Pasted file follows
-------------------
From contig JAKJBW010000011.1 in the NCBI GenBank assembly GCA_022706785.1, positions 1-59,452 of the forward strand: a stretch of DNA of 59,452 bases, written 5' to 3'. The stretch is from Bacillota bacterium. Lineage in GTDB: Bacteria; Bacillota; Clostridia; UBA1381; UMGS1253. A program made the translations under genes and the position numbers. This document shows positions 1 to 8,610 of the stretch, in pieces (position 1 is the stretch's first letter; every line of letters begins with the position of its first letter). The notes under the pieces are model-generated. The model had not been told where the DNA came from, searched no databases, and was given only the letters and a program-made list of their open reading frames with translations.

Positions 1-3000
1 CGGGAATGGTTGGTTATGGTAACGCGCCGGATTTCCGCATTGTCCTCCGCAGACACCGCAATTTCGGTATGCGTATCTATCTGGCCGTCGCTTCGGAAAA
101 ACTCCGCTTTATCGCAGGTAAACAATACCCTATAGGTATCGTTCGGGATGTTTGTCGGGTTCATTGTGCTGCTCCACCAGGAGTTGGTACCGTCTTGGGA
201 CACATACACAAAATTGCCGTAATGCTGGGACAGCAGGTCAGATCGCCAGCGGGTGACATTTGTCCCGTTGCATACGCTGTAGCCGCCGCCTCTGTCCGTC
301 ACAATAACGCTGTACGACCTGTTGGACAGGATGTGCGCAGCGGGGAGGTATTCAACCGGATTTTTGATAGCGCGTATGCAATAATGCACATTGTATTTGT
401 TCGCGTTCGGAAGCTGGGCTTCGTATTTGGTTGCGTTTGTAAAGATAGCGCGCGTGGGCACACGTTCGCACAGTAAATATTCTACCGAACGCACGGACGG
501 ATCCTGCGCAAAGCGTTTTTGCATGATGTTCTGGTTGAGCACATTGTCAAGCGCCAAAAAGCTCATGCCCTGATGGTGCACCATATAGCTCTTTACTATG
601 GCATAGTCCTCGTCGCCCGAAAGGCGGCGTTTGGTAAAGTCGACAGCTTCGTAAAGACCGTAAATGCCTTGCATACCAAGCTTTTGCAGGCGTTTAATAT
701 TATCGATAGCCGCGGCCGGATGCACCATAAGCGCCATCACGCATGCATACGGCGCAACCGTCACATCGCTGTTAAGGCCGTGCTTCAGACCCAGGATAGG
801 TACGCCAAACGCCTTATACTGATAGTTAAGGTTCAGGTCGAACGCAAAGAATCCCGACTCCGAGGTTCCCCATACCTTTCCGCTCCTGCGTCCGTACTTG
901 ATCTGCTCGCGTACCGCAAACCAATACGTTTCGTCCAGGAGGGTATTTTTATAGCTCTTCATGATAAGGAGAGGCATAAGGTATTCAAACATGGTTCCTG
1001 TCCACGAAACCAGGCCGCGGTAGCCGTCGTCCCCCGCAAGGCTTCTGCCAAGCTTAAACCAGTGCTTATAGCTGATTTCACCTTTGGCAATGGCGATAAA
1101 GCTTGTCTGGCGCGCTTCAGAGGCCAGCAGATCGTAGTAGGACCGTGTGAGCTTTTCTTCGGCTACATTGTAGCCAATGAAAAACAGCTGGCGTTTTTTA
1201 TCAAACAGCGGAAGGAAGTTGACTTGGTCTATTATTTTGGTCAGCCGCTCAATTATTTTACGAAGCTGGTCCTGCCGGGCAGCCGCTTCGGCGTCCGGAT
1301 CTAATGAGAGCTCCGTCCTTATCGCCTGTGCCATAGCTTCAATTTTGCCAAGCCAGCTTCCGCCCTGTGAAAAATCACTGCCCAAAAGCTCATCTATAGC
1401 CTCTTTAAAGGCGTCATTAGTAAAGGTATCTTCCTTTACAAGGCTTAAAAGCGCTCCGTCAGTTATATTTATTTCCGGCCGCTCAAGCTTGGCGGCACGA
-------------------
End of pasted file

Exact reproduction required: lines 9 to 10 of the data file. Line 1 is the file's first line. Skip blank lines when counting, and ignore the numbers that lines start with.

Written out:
601 GCATAGTCCTCGTCGCCCGAAAGGCGGCGTTTGGTAAAGTCGACAGCTTCGTAAAGACCGTAAATGCCTTGCATACCAAGCTTTTGCAGGCGTTTAATAT
701 TATCGATAGCCGCGGCCGGATGCACCATAAGCGCCATCACGCATGCATACGGCGCAACCGTCACATCGCTGTTAAGGCCGTGCTTCAGACCCAGGATAGG